When I get a new item, it is photographed and logged in a database Gary created. I record information including purchase location and price, manufacturer and year produced, item type and description, and in which room it will be displayed. Gary also created a phone app that allows me to enter description keywords, manufacturer, and type. It returns photos from the database, so when I am shopping I don’t mistakenly purchase a duplicate item. With books especially I need to see the front and back covers to know if the cover layouts and not just the stories are unique. When I only had 13,000 items in the collection, I was pretty good at knowing if I had an item. With over 20,000 items now, I need help.
What do you consider to be the Holy Grail of your collection?
I am extremely lucky to have both a 1960/1970s and 1980/1990s version of the cast walkaround Pooh costume used at the Sears stores and the Disney parks. Up until December 2020, my Holy Grail was finding the costume used in the 1980/1990s. I searched for nine years. In December, I was contacted by someone who had one. When a Sears store in Oregon went out of business, the costume was found in the original crate in a closet and the owner contacted me. Needless to say, I was delighted! Nine years prior, I acquired the 1960/1970s costume. That seller contacted me with photos and I saw it was an actual park version. I had never considered even looking for a park costume! The next day, Gary and I got in the car and drove 24 hours to pick it up. It is in beautiful condition. This costume is the version with the oversized head. Traditionally, he wore a ‘hunny’ pot with a bee on his head. The hunny pot could be removed and replaced with other headwear. When I purchased the 1960/1970s Pooh, he came with a Santa stocking cap. My Holy Grail is finding the hunny pot and bee for the costume.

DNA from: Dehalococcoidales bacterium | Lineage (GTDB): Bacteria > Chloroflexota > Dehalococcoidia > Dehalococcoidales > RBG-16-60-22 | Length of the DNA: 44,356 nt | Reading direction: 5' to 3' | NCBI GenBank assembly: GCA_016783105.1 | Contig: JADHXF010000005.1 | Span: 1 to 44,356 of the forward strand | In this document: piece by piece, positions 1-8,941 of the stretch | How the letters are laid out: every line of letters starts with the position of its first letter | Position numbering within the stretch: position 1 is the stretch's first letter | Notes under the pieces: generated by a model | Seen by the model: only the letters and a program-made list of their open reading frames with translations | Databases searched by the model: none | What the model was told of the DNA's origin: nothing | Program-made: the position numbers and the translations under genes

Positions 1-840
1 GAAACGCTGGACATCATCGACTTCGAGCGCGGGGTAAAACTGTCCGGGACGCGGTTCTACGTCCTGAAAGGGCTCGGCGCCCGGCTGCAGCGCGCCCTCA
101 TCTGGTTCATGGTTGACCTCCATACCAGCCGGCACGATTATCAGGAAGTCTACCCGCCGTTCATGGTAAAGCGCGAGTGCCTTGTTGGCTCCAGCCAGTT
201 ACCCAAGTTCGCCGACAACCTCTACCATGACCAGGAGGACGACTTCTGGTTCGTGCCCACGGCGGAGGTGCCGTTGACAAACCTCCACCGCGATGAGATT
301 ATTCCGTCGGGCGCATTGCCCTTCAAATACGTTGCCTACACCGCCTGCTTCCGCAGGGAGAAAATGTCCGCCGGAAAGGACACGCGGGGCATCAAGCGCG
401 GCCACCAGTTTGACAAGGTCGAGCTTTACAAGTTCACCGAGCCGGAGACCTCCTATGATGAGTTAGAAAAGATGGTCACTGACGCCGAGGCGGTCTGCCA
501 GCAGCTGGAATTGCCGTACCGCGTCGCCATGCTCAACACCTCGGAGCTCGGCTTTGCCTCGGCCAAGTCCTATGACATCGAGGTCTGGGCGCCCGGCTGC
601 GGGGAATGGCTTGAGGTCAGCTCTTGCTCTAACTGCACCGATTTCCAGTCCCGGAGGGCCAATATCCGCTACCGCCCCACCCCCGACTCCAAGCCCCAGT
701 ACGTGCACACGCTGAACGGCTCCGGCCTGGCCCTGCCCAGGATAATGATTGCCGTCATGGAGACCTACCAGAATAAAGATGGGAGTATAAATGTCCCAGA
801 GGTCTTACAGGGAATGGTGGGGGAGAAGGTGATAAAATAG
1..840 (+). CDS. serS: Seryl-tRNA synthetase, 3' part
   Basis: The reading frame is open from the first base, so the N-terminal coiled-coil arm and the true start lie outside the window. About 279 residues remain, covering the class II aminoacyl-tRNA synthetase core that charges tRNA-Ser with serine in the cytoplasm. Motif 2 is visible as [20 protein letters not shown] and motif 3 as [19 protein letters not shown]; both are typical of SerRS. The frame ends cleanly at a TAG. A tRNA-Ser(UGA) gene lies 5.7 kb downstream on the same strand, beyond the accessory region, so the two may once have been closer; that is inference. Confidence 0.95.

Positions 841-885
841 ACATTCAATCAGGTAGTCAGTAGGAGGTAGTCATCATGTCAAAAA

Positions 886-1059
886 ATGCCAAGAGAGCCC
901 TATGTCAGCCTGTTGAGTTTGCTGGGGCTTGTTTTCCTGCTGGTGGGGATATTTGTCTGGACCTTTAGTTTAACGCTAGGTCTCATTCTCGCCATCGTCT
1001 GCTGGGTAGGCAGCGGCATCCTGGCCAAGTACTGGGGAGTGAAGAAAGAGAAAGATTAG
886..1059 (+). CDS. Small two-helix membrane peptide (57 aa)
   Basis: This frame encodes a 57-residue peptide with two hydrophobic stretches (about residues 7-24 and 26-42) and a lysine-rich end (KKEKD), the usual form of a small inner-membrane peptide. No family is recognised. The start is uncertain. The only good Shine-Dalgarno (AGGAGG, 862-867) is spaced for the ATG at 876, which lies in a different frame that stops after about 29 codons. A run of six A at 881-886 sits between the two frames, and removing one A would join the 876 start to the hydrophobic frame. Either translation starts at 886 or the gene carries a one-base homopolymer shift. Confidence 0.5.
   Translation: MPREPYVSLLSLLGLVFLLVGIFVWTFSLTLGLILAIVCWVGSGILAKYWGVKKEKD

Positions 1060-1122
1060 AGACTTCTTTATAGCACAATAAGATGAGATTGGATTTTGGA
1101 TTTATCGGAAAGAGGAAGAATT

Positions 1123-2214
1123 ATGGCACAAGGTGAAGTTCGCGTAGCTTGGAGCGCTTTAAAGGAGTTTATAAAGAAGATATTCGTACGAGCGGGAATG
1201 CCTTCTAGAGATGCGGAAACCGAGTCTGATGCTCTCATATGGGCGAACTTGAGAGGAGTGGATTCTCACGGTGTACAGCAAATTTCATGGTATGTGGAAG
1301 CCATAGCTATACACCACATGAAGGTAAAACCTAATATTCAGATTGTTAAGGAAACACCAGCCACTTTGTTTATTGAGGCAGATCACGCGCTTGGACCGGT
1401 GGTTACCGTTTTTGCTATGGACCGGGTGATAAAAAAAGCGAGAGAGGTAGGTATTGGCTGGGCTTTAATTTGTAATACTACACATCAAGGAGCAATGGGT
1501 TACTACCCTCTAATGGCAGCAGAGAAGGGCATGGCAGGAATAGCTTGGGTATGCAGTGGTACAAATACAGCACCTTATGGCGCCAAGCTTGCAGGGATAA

What advice would you give to someone interested in starting a Winnie the Pooh collection?
When I started collecting Winnie the Pooh, the process was about finding individual items. I would see a Pooh, decide if I could afford it, and maybe buy it or save up for it. Then it became a process of how to display the items. But, somewhere along the way, I realized it became about the people we met and the experiences we had because of collecting. Don’t get me wrong, I love finding new and fun Pooh items. However, we’ve met so many wonderful people who have become friends – people we would not have otherwise encountered. We’ve gone places and done things we wouldn’t have done if not collecting Pooh. We’ve been able to, even in a small way, affect other Pooh fans’ lives. This is so humbling.
My advice is to be passionate about your collection. Let your collection impact both you and others in a positive way. Connect with others who share your interest. Figure out a Holy Grail item and enjoy the process of finding it.
Above all, have fun!